He vividly remembers the instance when about 15 white men came to his father, promising his tribe all facilities and a lot of money. They wanted only one thing in return - the setting up of a church in the area. But the tribal king refused to fall for the bait.

It was in his early twenties that Shahdev set out to see the outside world. The list of his friends and patrons now reads like a who's who of politicians, top bureaucrats and filmstars. Perusing the innumerable testimonials of his medicinal expertise, face-reading and fortune-telling that they have given him can be an exhausting experience.

He has covered a large part of the country by now - Delhi, U.P., M.P. Maharashtra - going as far as sikkim whose chief minister Nar Bahadur Bhandari is a good friend of his father. The interaction with a wide cross-section of the society and continuous comparison of the way his fellow tribesmen live with that of the other urban and rural countrymen has whetted his eagerness to improve the lot of his tribe. They have now taken to farming and trade, but Shahdev, who himself is well-off with 35 acres of farmland and a tractor, isn't satisfied.

The only way the nation will recognize the true worth of his people is through ayurveda, he asserts, and all that he does now is aimed at that.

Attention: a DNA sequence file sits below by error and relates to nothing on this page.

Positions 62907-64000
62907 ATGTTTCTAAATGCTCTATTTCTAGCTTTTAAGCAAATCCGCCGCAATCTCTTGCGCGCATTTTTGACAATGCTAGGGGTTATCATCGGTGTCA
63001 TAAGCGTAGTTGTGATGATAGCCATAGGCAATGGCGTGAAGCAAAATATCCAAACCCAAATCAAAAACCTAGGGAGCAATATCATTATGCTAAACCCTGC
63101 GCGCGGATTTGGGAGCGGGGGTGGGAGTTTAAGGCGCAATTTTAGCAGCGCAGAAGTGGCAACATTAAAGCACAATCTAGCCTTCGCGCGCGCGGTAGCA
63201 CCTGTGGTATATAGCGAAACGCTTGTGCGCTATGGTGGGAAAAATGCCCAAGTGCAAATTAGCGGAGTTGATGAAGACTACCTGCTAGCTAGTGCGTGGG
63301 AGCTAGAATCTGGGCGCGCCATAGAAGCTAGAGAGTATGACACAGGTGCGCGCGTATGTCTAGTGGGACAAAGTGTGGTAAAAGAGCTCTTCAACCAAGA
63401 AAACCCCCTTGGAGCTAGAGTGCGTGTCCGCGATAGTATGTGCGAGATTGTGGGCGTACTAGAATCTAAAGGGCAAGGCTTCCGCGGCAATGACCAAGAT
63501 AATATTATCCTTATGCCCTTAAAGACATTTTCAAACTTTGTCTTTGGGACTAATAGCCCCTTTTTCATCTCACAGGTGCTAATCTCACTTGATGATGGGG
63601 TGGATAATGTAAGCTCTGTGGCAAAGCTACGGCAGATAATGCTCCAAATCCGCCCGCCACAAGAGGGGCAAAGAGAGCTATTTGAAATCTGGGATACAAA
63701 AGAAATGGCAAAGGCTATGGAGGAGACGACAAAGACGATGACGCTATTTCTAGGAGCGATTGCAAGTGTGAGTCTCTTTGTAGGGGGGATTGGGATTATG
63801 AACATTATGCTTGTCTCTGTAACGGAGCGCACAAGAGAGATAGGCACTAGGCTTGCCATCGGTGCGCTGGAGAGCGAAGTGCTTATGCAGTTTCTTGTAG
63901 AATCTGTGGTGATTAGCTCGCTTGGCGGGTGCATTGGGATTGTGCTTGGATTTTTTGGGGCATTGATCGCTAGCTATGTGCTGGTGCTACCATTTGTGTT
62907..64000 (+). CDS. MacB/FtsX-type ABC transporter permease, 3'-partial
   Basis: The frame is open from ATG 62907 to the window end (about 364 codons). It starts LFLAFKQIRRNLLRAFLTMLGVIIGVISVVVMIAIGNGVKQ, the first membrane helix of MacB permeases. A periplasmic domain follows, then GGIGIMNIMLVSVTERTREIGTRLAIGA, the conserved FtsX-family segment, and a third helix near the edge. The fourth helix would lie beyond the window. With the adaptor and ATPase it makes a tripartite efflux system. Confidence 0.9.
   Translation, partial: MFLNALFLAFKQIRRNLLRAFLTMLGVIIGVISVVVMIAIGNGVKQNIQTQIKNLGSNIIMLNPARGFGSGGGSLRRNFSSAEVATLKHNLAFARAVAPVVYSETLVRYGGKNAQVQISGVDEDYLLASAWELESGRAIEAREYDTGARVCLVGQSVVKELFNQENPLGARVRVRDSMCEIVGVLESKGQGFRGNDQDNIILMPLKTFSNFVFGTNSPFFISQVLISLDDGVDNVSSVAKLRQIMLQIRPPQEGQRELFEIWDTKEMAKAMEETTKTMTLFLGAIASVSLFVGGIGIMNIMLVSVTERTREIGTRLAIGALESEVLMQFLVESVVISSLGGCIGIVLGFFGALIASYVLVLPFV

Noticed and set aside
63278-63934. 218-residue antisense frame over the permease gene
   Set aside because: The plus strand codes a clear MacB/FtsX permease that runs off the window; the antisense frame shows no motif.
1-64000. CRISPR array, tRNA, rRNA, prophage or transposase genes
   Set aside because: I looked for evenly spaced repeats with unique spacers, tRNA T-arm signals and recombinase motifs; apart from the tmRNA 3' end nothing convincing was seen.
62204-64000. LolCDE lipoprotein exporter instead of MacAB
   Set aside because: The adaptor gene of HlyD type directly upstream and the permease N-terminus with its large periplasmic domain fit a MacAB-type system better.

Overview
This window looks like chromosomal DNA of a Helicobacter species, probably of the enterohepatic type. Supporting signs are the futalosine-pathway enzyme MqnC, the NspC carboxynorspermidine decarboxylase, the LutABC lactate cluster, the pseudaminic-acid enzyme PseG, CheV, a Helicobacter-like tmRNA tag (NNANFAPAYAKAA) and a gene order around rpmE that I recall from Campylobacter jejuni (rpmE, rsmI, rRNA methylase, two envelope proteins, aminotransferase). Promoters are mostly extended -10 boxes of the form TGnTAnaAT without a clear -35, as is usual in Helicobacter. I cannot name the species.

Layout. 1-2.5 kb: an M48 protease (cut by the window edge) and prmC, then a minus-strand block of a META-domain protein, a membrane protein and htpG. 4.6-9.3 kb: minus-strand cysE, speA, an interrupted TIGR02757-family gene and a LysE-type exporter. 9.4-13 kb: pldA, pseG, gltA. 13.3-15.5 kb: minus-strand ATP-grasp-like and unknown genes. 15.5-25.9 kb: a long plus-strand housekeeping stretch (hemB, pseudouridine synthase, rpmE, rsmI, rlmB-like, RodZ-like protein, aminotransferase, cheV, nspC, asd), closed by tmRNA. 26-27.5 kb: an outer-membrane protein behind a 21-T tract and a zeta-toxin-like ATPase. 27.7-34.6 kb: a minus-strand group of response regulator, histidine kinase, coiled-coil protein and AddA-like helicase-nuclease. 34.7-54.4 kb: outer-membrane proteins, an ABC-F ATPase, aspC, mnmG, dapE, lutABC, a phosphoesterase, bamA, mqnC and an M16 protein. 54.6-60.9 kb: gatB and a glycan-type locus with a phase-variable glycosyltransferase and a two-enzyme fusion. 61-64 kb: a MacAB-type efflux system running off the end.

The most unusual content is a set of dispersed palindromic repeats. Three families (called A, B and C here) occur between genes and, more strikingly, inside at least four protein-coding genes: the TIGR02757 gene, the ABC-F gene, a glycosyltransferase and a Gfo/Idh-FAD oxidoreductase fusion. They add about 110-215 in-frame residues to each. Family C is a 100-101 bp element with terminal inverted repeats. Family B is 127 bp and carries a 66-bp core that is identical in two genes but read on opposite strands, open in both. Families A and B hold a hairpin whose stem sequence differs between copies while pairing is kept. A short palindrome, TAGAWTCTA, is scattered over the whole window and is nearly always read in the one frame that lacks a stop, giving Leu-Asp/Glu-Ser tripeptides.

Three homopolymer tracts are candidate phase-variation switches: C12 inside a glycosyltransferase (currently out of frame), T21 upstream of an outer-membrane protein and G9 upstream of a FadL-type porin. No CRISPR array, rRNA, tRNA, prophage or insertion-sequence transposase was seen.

In his last three stints - two years in Jabalpur, one year in Bhilai and six months in Satna - Shahdev claims to have treated thousands of afflicted persons. A testimonial from a top executive of Bhilai Steel Plant that he shows seems unnecessary.

But he was in for a shock at Nagpur. When he landed here with ten of his associates ("they are my 'compounders," he says with a smile), and set up tents at Raghuji Kagar, he had expected that the citizens would queue up for a treatment which has no side-effects and, what's more, was being offered free of charge.

Nagpurians, swindled many a time by mountebanks dressed up exactly as Shahdev and his men do and promising incredible cures and prowess with the help of jadi booties and left with lighter pockets, however, refused to believe that he was any different. Even the prospect of free treatment failed to attract the once-bitten-twice-shy citizens.

Ignored for over a month, Shahdev's hopes started receding and despair began to set in. That was when the PRO of a public sector company heard his story and recognized the do-gooder in him.

In the past few days he has been meeting many prominent citizens of Nagpur and treating them. But his main interest, he says, lies in treating the common man. "The rich man can always get good treatment. It is the poorer citizen I would like to treat and as many of them as possible."

There is little to gainsay his assertions. If Nagpurians profit by the service that these men have come all the way to provide, Shahdev might return a happy man. But, even otherwise, he seems to have very little to lose. All he needs to forget the ill-treatment by this city is a change of venue. For him, the mission matters, the place doesn't.

The Indian EXPRESS, Saturday, March 20, 1993 from Nagpur